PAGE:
When talented, motivated students started falling asleep in class, Saber Saleuddin knew something had to be done. But the pre-eminent York zoologist didn’t add a bullhorn and marching band to his teaching arsenal; he created a scholarship to help undergraduate students concentrate more on their studies and less on how they were going to pay for it.
“It became obvious to me that more and more students were taking on part-time jobs to make ends meet,” he says. “But part-time work quickly became full-time hours and classes – the very reason they came to York – began to take a back seat.”
Right: Professor Emeritus Saber Saleuddin (right) with his wife Shirley Robertson
With his wife, Shirley, a former student adviser in the Faculty of Science & Engineering, Saleuddin established the A. Saber M. Saleuddin Biology Scholarship in 2006 through the York University Foundation, to benefit exceptional third- or fourth-year biology students. The endowed award supports animal physiology majors with a cumulative grade point average of 7.5 who are also Ontario residents and in financial need.
“York made me what I am today,” says the professor emeritus, honoured as a University Professor in 2000 for his outstanding contributions to teaching and service. “When I retired, Shirley and I considered what we could do to thank York. We figured why not create something that will benefit students in perpetuity?”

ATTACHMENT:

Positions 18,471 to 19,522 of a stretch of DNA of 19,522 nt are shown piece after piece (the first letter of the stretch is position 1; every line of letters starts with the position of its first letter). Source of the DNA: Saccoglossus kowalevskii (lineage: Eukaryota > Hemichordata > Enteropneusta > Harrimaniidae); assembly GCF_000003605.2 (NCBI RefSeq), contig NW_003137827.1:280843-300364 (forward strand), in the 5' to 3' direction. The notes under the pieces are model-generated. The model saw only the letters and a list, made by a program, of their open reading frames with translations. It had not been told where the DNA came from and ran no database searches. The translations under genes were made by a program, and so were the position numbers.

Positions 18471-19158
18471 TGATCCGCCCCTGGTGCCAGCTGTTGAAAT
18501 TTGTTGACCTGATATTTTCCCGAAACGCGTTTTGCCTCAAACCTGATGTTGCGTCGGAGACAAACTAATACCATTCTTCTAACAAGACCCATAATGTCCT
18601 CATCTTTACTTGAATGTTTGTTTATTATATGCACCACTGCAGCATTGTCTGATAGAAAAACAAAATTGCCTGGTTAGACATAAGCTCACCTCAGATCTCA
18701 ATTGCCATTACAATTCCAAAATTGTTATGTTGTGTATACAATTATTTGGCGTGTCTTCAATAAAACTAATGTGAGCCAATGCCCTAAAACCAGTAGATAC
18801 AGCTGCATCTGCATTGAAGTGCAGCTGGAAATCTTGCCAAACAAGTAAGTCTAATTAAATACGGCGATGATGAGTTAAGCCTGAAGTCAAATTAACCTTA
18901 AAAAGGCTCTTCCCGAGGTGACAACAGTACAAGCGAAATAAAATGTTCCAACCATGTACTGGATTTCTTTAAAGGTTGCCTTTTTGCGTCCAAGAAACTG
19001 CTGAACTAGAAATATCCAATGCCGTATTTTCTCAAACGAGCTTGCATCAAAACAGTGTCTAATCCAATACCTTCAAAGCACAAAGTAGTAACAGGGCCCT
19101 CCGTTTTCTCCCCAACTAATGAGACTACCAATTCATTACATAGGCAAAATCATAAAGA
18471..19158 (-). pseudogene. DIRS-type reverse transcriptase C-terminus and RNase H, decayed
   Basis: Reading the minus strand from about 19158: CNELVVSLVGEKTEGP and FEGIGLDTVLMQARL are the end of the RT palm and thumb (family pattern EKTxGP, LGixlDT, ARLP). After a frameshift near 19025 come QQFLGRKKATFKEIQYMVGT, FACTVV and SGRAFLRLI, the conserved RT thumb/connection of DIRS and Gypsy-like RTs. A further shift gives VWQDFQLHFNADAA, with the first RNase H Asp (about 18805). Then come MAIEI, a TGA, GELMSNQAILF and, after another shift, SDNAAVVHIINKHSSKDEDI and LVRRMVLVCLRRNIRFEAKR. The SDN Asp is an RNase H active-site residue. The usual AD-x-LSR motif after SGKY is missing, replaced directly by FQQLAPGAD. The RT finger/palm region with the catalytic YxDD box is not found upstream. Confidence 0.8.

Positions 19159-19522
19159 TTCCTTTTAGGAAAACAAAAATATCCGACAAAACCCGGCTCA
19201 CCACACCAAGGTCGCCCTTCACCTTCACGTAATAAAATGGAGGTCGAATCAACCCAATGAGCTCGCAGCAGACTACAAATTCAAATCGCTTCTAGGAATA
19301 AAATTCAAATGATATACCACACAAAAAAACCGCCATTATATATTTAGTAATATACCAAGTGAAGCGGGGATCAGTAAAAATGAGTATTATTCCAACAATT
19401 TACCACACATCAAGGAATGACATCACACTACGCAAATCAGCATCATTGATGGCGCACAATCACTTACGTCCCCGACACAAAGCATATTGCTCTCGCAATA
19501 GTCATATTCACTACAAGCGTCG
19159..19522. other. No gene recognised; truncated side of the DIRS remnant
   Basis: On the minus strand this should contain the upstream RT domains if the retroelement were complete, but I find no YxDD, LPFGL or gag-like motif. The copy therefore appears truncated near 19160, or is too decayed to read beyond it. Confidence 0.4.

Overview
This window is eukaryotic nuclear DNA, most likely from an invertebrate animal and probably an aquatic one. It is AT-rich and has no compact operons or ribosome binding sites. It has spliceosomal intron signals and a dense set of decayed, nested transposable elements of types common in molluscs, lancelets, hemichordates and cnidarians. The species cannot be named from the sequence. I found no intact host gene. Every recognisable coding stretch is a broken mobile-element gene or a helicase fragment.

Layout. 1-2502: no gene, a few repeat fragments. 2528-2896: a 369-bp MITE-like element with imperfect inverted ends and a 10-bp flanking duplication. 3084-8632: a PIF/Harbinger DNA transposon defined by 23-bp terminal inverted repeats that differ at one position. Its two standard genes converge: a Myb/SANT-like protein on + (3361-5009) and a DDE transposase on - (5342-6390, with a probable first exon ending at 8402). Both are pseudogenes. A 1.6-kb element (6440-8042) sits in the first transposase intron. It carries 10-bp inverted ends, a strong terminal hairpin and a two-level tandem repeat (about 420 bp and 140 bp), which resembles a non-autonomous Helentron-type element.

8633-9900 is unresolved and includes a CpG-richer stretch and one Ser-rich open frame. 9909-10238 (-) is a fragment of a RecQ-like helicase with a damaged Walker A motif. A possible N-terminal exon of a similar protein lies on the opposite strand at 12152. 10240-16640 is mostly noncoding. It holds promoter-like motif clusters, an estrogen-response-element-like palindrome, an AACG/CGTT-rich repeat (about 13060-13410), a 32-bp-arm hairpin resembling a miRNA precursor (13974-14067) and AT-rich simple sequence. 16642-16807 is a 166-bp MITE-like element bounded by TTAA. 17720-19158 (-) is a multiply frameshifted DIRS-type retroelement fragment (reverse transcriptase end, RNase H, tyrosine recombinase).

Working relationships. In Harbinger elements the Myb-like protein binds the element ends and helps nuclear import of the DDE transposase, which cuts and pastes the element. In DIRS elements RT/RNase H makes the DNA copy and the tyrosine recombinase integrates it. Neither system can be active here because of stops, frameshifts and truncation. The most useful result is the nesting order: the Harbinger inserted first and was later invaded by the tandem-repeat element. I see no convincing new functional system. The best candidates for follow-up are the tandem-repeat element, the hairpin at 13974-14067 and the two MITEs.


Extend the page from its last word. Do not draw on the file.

He hopes the award, currently valued at $1,125, will provide the incentive some students need to knuckle down and earn admission to graduate school.
“I want to motivate exceptional students to become physiologists,” he explains.
Saleuddin was further inspired by the Ontario Trust for Student Support (OTSS) program, which matches every dollar donated to help address accessibility issues for postsecondary students. Annual income from their original investment of $12,500, matched by OTSS to create a named fund of $25,000, will help York biology students in perpetuity.
A graduate of the University of Reading in the United Kingdom, Saleuddin completed post-doctoral fellowships at the University of Alberta in Edmonton and North Carolina’s Duke University before arriving at York in 1967. Over the next 35 years, he established an international reputation in animal physiology, while serving as Chair of the Department of Biology (1984-1986), Chair of the York Senate (1993-1994) and member of York University’s Board of Governors (1995-1997). Retired since 2002, Saleuddin remains editor of the prestigious Canadian Journal of Zoology, a position he has held since 1994. He also maintains a demanding teaching schedule.
“I feel very lucky to have built my career and my reputation at York,” he says. “If I can continue to help students, to motivate them to reach higher, it will give me great satisfaction.”
“Nothing,” he insists, “would be more satisfying.”